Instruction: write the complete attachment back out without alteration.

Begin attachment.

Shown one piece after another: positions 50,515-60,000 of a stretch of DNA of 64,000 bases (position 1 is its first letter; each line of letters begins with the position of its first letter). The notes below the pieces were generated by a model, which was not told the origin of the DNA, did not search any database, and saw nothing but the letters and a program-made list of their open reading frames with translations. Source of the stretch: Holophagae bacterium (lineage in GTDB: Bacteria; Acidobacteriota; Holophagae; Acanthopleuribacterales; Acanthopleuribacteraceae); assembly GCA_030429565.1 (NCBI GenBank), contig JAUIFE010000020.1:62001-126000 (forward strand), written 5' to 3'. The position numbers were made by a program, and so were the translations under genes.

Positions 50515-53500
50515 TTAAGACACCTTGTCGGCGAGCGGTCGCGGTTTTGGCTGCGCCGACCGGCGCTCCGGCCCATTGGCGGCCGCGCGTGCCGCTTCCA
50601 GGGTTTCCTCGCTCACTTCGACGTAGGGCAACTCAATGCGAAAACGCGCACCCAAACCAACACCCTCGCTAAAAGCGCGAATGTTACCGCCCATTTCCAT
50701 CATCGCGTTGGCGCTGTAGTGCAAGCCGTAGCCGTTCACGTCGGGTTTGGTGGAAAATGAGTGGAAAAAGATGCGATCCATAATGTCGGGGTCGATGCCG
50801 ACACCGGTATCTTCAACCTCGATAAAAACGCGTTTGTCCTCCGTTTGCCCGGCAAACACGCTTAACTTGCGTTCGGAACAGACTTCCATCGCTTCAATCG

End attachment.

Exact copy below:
Shown one piece after another: positions 50,515-60,000 of a stretch of DNA of 64,000 bases (position 1 is its first letter; each line of letters begins with the position of its first letter). The notes below the pieces were generated by a model, which was not told the origin of the DNA, did not search any database, and saw nothing but the letters and a program-made list of their open reading frames with translations. Source of the stretch: Holophagae bacterium (lineage in GTDB: Bacteria; Acidobacteriota; Holophagae; Acanthopleuribacterales; Acanthopleuribacteraceae); assembly GCA_030429565.1 (NCBI GenBank), contig JAUIFE010000020.1:62001-126000 (forward strand), written 5' to 3'. The position numbers were made by a program, and so were the translations under genes.

Positions 50515-53500
50515 TTAAGACACCTTGTCGGCGAGCGGTCGCGGTTTTGGCTGCGCCGACCGGCGCTCCGGCCCATTGGCGGCCGCGCGTGCCGCTTCCA
50601 GGGTTTCCTCGCTCACTTCGACGTAGGGCAACTCAATGCGAAAACGCGCACCCAAACCAACACCCTCGCTAAAAGCGCGAATGTTACCGCCCATTTCCAT
50701 CATCGCGTTGGCGCTGTAGTGCAAGCCGTAGCCGTTCACGTCGGGTTTGGTGGAAAATGAGTGGAAAAAGATGCGATCCATAATGTCGGGGTCGATGCCG
50801 ACACCGGTATCTTCAACCTCGATAAAAACGCGTTTGTCCTCCGTTTGCCCGGCAAACACGCTTAACTTGCGTTCGGAACAGACTTCCATCGCTTCAATCG